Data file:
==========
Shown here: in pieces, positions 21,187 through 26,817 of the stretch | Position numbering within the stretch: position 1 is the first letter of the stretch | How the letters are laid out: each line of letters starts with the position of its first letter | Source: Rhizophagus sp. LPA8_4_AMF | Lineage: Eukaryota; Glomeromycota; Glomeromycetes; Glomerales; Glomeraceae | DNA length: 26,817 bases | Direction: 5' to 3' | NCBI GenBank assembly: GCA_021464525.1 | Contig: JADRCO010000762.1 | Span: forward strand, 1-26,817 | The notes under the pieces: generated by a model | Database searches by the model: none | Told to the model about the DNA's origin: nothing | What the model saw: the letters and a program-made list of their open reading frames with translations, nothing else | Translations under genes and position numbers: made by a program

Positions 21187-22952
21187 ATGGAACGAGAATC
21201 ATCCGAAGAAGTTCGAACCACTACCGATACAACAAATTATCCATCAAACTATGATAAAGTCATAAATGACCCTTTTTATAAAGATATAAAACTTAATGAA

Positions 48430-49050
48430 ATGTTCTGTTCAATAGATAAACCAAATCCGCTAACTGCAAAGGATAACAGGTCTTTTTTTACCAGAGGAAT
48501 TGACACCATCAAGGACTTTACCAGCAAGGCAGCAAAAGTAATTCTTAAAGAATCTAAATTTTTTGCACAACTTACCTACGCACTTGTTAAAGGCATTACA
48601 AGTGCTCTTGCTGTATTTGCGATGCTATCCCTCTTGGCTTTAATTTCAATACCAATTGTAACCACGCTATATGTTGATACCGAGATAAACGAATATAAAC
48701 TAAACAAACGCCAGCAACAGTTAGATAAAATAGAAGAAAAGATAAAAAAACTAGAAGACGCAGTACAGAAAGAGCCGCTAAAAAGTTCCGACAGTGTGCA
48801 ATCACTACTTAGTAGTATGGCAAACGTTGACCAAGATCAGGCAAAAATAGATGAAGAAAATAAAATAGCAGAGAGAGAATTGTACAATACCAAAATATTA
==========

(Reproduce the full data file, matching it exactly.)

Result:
Shown here: in pieces, positions 21,187 through 26,817 of the stretch | Position numbering within the stretch: position 1 is the first letter of the stretch | How the letters are laid out: each line of letters starts with the position of its first letter | Source: Rhizophagus sp. LPA8_4_AMF | Lineage: Eukaryota; Glomeromycota; Glomeromycetes; Glomerales; Glomeraceae | DNA length: 26,817 bases | Direction: 5' to 3' | NCBI GenBank assembly: GCA_021464525.1 | Contig: JADRCO010000762.1 | Span: forward strand, 1-26,817 | The notes under the pieces: generated by a model | Database searches by the model: none | Told to the model about the DNA's origin: nothing | What the model saw: the letters and a program-made list of their open reading frames with translations, nothing else | Translations under genes and position numbers: made by a program

Positions 21187-22952
21187 ATGGAACGAGAATC
21201 ATCCGAAGAAGTTCGAACCACTACCGATACAACAAATTATCCATCAAACTATGATAAAGTCATAAATGACCCTTTTTATAAAGATATAAAACTTAATGAA

Positions 48430-49050
48430 ATGTTCTGTTCAATAGATAAACCAAATCCGCTAACTGCAAAGGATAACAGGTCTTTTTTTACCAGAGGAAT
48501 TGACACCATCAAGGACTTTACCAGCAAGGCAGCAAAAGTAATTCTTAAAGAATCTAAATTTTTTGCACAACTTACCTACGCACTTGTTAAAGGCATTACA
48601 AGTGCTCTTGCTGTATTTGCGATGCTATCCCTCTTGGCTTTAATTTCAATACCAATTGTAACCACGCTATATGTTGATACCGAGATAAACGAATATAAAC
48701 TAAACAAACGCCAGCAACAGTTAGATAAAATAGAAGAAAAGATAAAAAAACTAGAAGACGCAGTACAGAAAGAGCCGCTAAAAAGTTCCGACAGTGTGCA
48801 ATCACTACTTAGTAGTATGGCAAACGTTGACCAAGATCAGGCAAAAATAGATGAAGAAAATAAAATAGCAGAGAGAGAATTGTACAATACCAAAATATTA